Do the Three Accounts of Paul’s Conversion in Acts Contradict Each Other?

The conversion of Saul/Paul is so important to the author of the Book of Acts that he presents the story three times (Acts 9, 22, 26). Each version is different, and this fact has led some critics to say that the accounts are contradictory. But is that necessarily the case?

First, we must note that there are several common elements in the three versions:

  • Saul is on his way to Damascus to gather up Christians.
  • He sees an intense light.
  • The Lord asks why Saul is persecuting him.
  • Saul asks who the speaker is.
  • Jesus reveals that it is he.

What are the differences? Darrel Bock, in The Gospels and Acts (The Holman Apologetics Commentary on the Bible), writes:

The biggest differences in the accounts have to do with whether the men traveling with Saul see the light and hear nothing (22:9) or stand speechless, hearing the voice but seeing no one (9:7). . . . Another difference is that Ananias does not appear at all in the Acts 26 account. . . . Another key difference between the accounts is that Saul does not mention his call to reach the Gentiles in the account given in Acts 9, whereas he shares this detail in Acts 22 and 26.

Bock then argues that each of these differences can be reconciled. About the different experiences of the men traveling with Saul,

The elements at play here can be reconciled (Witherington 1998, 312– 13), as for instance in the following way: The men hear a sound, but it is not intelligible to them; they also see a light but not Jesus himself. Only Saul sees someone in the light and is able to discern a speaking voice in the sound. Saul’s companions experience something less than the full event, which means that the appearance is neither an entirely private vision nor a fully disclosed public event. It is a public event whose details are for one man alone, Saul of Tarsus.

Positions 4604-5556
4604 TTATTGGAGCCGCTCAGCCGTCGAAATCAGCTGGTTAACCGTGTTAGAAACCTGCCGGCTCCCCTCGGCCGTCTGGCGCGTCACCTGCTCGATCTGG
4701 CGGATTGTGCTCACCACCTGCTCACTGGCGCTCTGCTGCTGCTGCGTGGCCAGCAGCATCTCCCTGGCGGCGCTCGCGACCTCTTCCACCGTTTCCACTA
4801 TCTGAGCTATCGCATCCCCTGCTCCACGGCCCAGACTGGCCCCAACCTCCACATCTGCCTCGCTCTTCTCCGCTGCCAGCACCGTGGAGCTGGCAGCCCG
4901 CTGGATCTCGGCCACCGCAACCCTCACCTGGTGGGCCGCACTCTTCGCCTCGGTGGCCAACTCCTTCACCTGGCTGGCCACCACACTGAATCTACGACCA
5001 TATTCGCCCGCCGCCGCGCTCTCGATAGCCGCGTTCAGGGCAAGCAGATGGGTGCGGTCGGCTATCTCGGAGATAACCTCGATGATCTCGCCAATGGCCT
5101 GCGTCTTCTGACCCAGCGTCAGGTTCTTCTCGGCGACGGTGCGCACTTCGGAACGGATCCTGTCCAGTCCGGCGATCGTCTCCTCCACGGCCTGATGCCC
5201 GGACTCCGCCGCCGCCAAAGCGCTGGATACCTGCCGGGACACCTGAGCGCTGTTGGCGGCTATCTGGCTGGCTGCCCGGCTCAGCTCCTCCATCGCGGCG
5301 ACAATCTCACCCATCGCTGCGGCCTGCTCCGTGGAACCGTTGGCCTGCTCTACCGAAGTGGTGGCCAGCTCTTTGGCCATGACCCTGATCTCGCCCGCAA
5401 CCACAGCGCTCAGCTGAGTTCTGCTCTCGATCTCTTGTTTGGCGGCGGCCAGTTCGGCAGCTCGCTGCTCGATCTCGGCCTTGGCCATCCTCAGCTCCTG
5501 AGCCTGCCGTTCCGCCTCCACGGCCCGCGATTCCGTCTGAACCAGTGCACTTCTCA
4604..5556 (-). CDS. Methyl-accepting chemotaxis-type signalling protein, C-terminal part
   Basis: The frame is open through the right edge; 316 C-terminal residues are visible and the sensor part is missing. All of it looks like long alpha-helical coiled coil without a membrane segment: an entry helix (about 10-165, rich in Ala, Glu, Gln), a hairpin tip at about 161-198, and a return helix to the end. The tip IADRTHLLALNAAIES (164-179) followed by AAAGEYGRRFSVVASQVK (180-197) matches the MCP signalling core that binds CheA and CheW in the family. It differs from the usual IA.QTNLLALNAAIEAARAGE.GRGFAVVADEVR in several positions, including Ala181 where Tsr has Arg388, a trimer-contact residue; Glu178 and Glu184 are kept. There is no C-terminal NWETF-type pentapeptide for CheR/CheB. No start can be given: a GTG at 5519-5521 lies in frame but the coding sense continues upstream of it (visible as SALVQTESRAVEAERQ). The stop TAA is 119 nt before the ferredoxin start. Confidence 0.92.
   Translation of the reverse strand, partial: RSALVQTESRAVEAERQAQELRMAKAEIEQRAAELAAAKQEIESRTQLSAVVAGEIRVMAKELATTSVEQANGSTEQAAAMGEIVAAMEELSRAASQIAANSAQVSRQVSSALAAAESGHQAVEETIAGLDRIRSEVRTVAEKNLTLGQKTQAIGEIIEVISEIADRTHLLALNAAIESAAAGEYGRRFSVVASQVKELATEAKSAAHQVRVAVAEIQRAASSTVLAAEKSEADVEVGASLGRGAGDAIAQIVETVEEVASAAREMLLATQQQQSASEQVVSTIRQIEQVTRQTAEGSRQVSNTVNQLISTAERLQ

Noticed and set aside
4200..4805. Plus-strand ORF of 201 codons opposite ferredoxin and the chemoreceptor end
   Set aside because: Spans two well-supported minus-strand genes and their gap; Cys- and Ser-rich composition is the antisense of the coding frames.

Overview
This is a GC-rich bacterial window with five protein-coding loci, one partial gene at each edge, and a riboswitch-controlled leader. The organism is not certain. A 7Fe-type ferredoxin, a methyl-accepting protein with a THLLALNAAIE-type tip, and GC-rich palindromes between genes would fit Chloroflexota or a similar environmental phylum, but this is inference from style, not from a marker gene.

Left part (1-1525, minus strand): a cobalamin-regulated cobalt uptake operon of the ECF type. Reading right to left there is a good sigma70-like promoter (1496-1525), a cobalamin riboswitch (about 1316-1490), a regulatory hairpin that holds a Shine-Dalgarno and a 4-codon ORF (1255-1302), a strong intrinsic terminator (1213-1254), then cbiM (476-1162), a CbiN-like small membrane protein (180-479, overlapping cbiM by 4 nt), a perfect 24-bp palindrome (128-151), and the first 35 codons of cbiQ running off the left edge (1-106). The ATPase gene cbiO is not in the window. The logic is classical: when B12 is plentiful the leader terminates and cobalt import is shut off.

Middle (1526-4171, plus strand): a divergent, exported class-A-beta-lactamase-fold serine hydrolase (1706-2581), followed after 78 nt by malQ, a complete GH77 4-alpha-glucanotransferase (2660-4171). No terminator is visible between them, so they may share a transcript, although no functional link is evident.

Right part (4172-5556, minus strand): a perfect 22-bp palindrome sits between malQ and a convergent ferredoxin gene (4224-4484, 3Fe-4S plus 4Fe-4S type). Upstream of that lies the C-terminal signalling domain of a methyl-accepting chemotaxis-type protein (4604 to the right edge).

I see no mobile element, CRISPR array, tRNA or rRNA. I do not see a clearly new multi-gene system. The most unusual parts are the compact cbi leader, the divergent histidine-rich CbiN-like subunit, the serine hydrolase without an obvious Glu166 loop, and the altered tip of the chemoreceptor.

John Polhill, in Acts, vol. 26, The New American Commentary, agrees with Bock:

Paul’s traveling companions served as authenticators that what happened to Paul was an objective event, not merely a rumbling of his inner psyche. They heard a sound, but they did not see the vision of Jesus. Acts 22:9 says that they saw the light but did not hear the voice of the one who spoke with Paul. The two accounts are not contradictory but underline the same event. Paul’s companions heard a sound and saw a light. They could verify that an objective heavenly manifestation took place. They did not participate in the heavenly communication, however, neither seeing the vision of Jesus nor hearing the words spoken to Paul. The revelation was solely to Paul.

Regarding Ananias being left out of Acts 26, Bock writes, “This may be in part because the book has already mentioned him in detail twice, in Acts 9 and 22. Luke chooses not to be redundant on this detail, and so he provides a telescoped account.”

Regarding Saul not mentioning his call to the Gentiles in Acts 9, “Ananias notes in 9:15 that Saul would be called to a Gentile mission, so we probably have another example of telescoping. Another possibility is that Luke chose not to note this detail in his third-person narrative because the Gentile mission had not yet taken place, but this argument is somewhat weakened by the mention of the mission to Ananias. In any case, Saul’s not mentioning his Gentile mission in Acts 9 is simply an outcome of Luke’s literary choice, the exact reason for which is not clear.”

Bock concludes:

As is common in ancient retellings, each version has some variation so that each adds something to the reader’s understanding. Witherington (1998, 303– 15) has a helpful discussion of the relationship between these three accounts. He stresses that all of them are summaries and are not intended to provide comprehensive information.